Michael Berumen is a professor of marine science and the director of the KAUST Red Sea Research Center (RSRC). As a coral reef biologist, he is interested in all facets of ecology. Berumen's particular research interests focus on larval connectivity and dispersal of reef fishes, movement ecology of reef organisms, and the biodiversity and evolutionary biology of Red Sea fauna. He has also authored more than 200 journal articles and is co-editor of two books. In addition to his work in the Red Sea, he is a regular participant in global coral reef research expeditions in French Polynesia, Australia, and Papua New Guinea, among others.
Before joining KAUST in 2009, Berumen obtained his B.S. (summa cum laude) in zoology at the University of Arkansas, U.S., and earned his doctoral degree in marine biology from James Cook University, Australia. It was during his time working as a postdoctoral fellow at the Woods Hole Oceanographic Institution (WHOI) that he first became aware of KAUST and its research thrusts in marine science. It was in late 2008, when KAUST started to take shape, that Berumen had his first interactions with the newly-conceived university.
"I had been working at WHOI as a postdoc when the idea for KAUST was announced. At the time, KAUST created global partnerships with institutions that would be good partners for areas of work in which KAUST planned to specialize. WHOI was the partner selected for marine science."
"Initially, I was excited to have the chance to explore coral reefs in the region. It was an exciting period because there was so little published information available about Red Sea reefs, and we really felt like we were exploring uncharted areas," Berumen added.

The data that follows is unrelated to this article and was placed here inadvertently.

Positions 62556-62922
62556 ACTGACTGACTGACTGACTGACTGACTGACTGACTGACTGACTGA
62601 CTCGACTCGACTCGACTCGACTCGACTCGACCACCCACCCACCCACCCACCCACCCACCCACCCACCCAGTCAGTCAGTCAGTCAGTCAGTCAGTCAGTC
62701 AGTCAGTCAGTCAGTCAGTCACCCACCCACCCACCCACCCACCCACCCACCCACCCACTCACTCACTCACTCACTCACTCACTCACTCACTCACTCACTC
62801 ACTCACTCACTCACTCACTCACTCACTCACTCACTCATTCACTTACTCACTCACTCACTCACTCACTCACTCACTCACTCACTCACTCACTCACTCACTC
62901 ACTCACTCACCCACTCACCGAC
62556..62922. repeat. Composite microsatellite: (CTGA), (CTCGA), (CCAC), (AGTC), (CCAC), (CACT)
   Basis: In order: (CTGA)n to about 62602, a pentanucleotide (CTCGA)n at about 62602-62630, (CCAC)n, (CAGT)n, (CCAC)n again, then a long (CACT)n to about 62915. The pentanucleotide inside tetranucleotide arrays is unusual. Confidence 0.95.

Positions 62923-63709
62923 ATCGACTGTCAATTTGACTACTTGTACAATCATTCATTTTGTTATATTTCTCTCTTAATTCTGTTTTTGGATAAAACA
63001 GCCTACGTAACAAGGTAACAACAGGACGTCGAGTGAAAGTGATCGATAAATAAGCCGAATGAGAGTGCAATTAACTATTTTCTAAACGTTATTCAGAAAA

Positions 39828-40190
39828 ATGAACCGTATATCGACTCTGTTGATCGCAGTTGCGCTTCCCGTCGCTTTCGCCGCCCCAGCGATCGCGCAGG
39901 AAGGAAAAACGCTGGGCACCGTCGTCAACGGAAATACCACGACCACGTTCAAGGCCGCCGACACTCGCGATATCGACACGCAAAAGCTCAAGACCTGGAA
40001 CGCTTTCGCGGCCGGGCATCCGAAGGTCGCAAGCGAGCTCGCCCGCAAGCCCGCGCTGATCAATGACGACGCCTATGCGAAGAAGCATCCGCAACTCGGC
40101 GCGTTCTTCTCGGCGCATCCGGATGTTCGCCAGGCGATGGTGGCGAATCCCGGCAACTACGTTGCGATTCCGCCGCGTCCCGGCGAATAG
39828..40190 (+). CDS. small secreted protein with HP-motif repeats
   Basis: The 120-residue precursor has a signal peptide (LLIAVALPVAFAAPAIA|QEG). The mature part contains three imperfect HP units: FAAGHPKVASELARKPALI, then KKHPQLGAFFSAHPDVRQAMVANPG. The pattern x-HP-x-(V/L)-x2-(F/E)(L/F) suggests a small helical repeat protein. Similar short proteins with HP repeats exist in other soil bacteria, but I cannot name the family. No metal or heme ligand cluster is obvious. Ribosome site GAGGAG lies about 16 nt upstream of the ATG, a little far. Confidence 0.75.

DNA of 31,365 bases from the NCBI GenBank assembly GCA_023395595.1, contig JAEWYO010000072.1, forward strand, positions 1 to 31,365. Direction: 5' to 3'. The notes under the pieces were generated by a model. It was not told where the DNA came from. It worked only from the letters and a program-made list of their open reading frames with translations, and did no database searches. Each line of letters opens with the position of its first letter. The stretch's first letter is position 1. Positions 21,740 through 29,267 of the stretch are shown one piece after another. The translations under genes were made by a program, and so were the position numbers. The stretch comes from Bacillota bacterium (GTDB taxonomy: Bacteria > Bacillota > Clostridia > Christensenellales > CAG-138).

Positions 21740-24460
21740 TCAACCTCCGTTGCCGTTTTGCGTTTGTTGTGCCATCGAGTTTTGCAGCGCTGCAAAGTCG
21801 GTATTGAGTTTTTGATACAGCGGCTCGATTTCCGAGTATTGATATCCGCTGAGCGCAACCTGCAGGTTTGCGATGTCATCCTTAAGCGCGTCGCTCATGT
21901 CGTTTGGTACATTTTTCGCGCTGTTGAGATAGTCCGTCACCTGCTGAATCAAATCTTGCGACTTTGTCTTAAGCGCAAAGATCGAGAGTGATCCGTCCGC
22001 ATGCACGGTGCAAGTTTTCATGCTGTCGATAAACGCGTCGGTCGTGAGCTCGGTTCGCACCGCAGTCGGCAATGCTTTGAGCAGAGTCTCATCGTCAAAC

Outside of his busy workload as director of the RSRC, Berumen is also the principal investigator for the KAUST Reef Ecology Lab—a group dedicated to addressing numerous aspects of coral reef ecology.
"We are interested in biodiversity, and why certain species occur in certain places. We can also ask exciting questions about why so many Red Sea species are not found anywhere else in the world. Why have they evolved here and how have they adapted specifically to the Red Sea conditions?" Berumen sees a connection between these questions and his other interests in the movements of animals. "These are questions about movement at an evolutionary scale."
As director of the RSRC, Berumen hopes that the center continues to excel in many aspects of marine science. He sees particular promise in the fields of evolutionary biology and coral reef research. The latter plays an important role in helping the kingdom expand its vision of eco-tourism in the region.
"Saudi Arabia is in the middle of a major transformation with huge plans to build its profile for tourism, with a particular emphasis on ecotourism. I think this is a natural direction for the Kingdom because there are large numbers of people around the world who would love to come to see the reefs of the Red Sea. With an increase in tourism, you must have a basis from which to manage the resource correctly. The RSRC is well-positioned to provide the scientific basis for these decisions."
Berumen is enthusiastic about the future of the RSRC and believes that it is an exciting time for research in Saudi Arabia—thanks, in part, to the scale and ambition of the developments and changes that are ongoing in the kingdom.
"I think our center is equipped to help with many questions that the kingdom will have about how to make progress and development while simultaneously protecting the very thing that could help attract people – the Red Sea is one of Saudi Arabia's most valuable natural resources. It's an exciting time for the kingdom to take renewed interest in our work and to openly engage with us. That, to me, feels like we're making a difference," Berumen concluded.